New Safety Concerns For Tesla Autopilot After Latest Crash

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New Safety Concerns For Tesla Autopilot After Latest Crash

By Crystal Cruz, KCBS TV-2 – Los Angeles, CA

January 22, 2018

LOS ANGELES (CBSLA) — After a sleek, black, sporty Tesla was totaled after smashing underneath the back of a fire engine on the 405 freeway, there are new concerns about the car’s autopilot feature.

The CHP says the driver survived and claimed he was using the autopilot feature when he crashed into a Culver City fire engine, that was stopped on the freeway helping another driver. The driver was going 65 miles per hour at the time of the crash.

“It looks to me at first impression, autopilot was engaged and a serious problem {happened} with a robot mechanism that Tesla has not fixed and that California Department of Motor Vehicles hasn’t demanded they fix,” Jamie Court, President Consumer Watchdog, said.

Court has been concerned about Tesla’s autopilot feature, following fatalities in China and Florida where drivers crashed and died using autopilot.

“They can miss trucks that are in a color scheme that matches the background of the scene they’re in and the radar shoots under the truck,” Court said.  “So it looks to me Tesla has not fixed some of the problems that we’ve identified in the last couple of years with two fatalities. One in US and one in China.”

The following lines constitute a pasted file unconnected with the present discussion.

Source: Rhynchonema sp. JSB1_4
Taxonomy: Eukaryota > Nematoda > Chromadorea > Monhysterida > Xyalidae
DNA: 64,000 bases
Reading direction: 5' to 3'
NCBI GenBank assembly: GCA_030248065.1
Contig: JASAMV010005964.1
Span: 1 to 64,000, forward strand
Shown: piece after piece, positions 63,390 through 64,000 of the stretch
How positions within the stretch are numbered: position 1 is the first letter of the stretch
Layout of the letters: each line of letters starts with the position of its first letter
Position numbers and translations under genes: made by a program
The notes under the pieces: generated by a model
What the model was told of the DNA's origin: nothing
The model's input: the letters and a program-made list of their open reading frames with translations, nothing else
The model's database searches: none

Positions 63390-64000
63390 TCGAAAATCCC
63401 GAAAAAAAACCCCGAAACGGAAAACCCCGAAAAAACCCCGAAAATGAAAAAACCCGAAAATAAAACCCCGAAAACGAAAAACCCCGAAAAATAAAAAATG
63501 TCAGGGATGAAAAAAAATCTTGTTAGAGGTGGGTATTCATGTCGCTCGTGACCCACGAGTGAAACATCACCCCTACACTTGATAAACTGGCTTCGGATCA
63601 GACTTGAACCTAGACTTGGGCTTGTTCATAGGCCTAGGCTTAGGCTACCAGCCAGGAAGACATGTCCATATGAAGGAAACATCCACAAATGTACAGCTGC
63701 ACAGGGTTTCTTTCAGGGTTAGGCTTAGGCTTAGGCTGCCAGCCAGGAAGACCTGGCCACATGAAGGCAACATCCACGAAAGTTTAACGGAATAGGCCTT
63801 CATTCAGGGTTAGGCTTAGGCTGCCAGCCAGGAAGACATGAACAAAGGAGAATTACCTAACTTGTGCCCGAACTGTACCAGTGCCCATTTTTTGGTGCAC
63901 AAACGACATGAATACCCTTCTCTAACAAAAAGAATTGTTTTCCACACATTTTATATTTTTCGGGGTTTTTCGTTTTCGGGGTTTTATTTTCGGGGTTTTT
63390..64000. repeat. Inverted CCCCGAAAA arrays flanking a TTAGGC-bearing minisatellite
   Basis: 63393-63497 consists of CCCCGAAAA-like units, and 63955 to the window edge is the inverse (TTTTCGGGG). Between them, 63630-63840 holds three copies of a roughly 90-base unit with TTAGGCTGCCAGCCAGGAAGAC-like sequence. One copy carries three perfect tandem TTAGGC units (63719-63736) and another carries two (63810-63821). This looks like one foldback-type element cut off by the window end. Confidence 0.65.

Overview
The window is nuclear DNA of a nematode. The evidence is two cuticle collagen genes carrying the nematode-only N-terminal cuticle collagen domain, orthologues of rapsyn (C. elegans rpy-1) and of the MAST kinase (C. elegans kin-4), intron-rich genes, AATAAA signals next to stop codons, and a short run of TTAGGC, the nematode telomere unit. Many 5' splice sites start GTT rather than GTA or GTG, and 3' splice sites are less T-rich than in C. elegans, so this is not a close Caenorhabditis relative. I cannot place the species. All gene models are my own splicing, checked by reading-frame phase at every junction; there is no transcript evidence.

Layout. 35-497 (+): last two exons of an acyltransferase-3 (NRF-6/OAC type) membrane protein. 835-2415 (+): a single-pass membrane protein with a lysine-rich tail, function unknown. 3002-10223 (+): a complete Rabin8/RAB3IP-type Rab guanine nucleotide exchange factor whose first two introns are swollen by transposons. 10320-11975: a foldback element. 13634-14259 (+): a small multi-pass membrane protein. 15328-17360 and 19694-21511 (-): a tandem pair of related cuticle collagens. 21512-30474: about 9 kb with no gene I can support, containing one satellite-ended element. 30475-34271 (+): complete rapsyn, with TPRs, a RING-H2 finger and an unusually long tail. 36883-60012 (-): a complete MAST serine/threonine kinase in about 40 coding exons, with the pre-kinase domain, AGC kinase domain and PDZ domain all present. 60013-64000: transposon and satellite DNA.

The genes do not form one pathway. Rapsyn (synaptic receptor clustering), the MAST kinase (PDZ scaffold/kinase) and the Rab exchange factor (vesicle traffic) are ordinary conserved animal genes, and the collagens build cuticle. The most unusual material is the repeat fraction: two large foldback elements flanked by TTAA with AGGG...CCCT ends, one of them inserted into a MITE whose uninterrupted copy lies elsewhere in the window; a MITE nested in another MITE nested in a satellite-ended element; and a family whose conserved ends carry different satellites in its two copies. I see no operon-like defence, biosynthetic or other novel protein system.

Over the weekend, in the Bay Area, the CHP says a driver told officers he was using the autopilot feature after he was found drunk and passed out behind the wheel.

The CHP joked in a tweet the car was towed and didn’t drive itself to the tow yard.

“I think autopilot, the name itself some people were critiquing because maybe it suggested more than what it was really capable of,” Karl Brauer, with Kelly blue book, said. “But Tesla does tell everyone you have to pay attention and can’t just ignore the road when you turn autopilot on.”

Tesla sent us a similar statement regarding both recent incidents saying in part:

Autopilot is intended for use only with a fully attentive driver.”

Tesla can look at the car’s data to see if the drivers were indeed using autopilot but a Tesla spokesperson wouldn’t say if that had been done yet.

Consumer Watchdog
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